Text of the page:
The clarification comes amid reports said that the government has invoked Section 7 of the RBI Act that empowers the government to consult and direct the RBI to act on issues that it considers necessary in public interest.
The government has invoked never-before-used powers under the RBI Act that allow it to issue directions to the central bank governor on matters of public interest, the Economic Times newspaper reported.
Although the government has issued a press statement on Wednesday afternoon in a bid to clarify controversy surrounding invocation of section 7, sources said the tussle has been going on for quite some time and it all started with "forced demonetisation" by the government in 2016. However, simmering tensions came to a head on October 26, when RBI Deputy Governor Viral Acharya, speaking at the A D Shroff Memorial Lecture in Mumbai, made a scathing statement against the government.
Top sources indicated that the Central government played hardball and made things hard for the Central bank. Martin Redrado, the central banker, chose to go because the Argentine political leadership ordered the bank to transfer its reserve into the government's kitty. The deputy governor even helpfully used a cricketing analogy to simplify the reasons that central banks and governments will always have different outlooks.
Voicing support for Patel, Bharatiya Janata Party (BJP) leader and Rajya Sabha MP Subramanian Swamy on Wednesday said if the governor decides to leave, the blame would fall on Jaitley. This myopia or short-termism of governments is best summarized in history by Louis XV when he proclaimed "Apres moi, le deluge!"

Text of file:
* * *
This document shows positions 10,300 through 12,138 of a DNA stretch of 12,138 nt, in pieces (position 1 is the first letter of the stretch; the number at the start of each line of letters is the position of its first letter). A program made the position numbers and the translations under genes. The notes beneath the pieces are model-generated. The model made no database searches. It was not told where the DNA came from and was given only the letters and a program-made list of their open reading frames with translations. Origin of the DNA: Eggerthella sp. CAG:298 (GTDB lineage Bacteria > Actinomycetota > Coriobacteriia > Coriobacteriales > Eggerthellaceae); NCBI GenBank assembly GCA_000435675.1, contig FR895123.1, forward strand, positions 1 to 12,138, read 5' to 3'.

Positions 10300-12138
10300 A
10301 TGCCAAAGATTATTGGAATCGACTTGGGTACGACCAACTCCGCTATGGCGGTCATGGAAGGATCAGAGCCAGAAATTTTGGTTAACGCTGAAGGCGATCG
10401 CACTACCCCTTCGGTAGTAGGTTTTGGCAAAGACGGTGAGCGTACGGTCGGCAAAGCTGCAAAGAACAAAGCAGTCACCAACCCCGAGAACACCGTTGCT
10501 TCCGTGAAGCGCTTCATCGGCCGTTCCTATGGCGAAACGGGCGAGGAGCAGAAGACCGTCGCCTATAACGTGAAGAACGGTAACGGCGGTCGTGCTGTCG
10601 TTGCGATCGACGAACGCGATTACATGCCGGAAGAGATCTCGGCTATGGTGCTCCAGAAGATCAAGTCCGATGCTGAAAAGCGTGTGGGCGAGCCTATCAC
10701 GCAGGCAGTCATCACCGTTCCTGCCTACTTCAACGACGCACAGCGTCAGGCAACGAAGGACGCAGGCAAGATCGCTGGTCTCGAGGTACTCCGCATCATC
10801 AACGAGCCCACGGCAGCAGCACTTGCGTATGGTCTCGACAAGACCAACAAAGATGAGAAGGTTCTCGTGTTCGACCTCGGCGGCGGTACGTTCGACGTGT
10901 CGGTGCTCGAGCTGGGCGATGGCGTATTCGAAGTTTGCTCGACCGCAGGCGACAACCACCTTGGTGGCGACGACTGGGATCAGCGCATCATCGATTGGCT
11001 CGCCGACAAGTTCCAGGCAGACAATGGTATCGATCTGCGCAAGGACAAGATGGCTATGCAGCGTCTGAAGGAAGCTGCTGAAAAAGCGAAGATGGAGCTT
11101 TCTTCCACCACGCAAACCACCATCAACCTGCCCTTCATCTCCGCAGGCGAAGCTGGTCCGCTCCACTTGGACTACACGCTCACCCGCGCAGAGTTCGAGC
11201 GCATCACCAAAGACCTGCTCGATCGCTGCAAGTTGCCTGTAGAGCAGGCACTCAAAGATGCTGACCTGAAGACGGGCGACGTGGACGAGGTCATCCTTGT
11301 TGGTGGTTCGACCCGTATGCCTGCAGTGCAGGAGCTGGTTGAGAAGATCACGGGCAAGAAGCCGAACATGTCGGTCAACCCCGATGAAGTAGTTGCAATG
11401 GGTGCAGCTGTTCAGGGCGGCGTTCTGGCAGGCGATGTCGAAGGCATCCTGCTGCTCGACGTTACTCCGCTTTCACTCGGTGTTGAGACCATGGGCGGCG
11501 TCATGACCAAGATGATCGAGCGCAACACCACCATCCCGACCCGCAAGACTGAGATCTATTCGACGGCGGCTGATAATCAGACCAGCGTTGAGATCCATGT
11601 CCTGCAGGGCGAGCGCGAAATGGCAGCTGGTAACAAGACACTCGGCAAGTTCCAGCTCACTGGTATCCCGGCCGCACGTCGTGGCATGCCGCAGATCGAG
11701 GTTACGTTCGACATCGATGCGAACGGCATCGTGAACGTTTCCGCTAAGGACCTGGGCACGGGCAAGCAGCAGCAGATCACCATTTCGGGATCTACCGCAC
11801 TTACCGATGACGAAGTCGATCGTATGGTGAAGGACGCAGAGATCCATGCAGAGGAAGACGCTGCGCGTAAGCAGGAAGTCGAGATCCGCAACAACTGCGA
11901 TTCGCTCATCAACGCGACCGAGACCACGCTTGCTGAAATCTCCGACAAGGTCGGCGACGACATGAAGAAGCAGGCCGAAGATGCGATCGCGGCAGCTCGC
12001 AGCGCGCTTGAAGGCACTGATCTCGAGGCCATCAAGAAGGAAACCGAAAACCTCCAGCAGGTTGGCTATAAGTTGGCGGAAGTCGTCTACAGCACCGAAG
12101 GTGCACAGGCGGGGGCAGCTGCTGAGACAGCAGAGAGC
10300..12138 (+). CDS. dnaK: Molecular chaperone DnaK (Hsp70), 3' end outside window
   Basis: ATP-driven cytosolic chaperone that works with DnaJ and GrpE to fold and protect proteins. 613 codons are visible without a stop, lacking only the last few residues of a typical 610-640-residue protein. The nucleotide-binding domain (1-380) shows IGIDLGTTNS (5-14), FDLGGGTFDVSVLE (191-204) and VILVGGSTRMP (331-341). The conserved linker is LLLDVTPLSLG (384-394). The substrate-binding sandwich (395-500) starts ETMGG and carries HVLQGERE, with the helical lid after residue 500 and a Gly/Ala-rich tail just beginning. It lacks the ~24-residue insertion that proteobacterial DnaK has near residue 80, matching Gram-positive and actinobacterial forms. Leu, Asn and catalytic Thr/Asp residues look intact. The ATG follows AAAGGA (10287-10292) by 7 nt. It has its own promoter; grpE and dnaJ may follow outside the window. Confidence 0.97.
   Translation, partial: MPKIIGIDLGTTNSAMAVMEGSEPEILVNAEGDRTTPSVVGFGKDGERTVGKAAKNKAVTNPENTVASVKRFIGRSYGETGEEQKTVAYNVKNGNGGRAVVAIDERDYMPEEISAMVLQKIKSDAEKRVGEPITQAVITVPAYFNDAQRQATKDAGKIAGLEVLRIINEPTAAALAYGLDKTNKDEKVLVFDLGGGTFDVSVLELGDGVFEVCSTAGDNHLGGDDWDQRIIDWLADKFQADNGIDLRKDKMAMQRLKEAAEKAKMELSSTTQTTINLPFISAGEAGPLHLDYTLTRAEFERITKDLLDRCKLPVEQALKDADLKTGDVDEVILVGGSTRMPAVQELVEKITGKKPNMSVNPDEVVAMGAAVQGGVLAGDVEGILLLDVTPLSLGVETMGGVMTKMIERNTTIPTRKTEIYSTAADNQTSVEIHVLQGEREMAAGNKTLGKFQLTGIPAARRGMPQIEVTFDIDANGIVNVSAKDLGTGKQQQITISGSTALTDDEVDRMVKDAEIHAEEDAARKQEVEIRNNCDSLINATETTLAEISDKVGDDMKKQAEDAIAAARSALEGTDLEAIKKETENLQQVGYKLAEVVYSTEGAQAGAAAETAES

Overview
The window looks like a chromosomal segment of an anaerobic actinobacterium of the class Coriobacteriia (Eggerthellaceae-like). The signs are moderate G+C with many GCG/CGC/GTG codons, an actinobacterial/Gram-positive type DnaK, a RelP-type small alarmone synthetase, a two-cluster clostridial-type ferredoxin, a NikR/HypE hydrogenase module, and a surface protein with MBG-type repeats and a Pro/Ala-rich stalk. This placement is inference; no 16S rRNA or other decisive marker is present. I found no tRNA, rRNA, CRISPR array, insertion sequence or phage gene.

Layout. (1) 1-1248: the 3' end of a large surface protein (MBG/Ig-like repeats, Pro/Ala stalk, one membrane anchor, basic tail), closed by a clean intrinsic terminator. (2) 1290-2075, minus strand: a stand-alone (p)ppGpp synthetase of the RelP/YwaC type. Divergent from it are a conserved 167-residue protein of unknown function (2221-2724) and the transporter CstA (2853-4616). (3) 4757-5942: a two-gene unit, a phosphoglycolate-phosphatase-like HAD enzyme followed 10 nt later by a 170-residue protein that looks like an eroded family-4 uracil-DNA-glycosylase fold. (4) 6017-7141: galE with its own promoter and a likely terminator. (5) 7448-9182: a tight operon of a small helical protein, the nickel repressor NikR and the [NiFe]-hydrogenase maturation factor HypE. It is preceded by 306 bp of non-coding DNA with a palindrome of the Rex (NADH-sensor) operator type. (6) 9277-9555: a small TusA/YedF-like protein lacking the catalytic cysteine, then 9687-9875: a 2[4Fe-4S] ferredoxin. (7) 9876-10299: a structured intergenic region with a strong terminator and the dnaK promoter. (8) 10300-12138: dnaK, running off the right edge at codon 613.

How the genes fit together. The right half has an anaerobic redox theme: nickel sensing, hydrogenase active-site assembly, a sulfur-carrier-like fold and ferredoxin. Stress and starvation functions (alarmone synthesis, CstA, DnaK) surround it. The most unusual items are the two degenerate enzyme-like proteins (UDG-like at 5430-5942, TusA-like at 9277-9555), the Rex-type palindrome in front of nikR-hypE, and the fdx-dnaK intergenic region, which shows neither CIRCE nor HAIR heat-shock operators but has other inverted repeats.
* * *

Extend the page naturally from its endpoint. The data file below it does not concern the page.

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Erdogan also said Saudi's public prosecutor was due to meet the Istanbul prosecutor in Istanbul on Sunday. Turkish media have published details of his alleged torture and decapitation.
The government in a released statement said, "Autonomy for the Central Bank, within the framework of the RBI Act, is an essential and accepted governance requirement". During his speech, he said in terms of decision-making, the government's horizon was that a T20 cricket match, while that of the RBI's was a test match.
As mentioned in the report, Acharya's speech was only a strike in the long-running tug of war between the government and the RBI on whether the bank should part with some of its Rs 3.6 lakh crore reserves to fund the country's fiscal deficit.
As this dynamic plays out, markets watch keenly, and if uncertainty grows and confidence in central bank independence and credibility erode, then markets rap bond yields and exchange rate on the knuckles! And the most contentious issue of this fight is the reference to Section 7 (1) of the Reserve Bank of India Act under which the government shot off at least three letters on different issues to the Central bank.
Perhaps the most contentious issue remains that of the RBI's reserves and capital on the central bank's balancesheet. "Regulators have a very important function".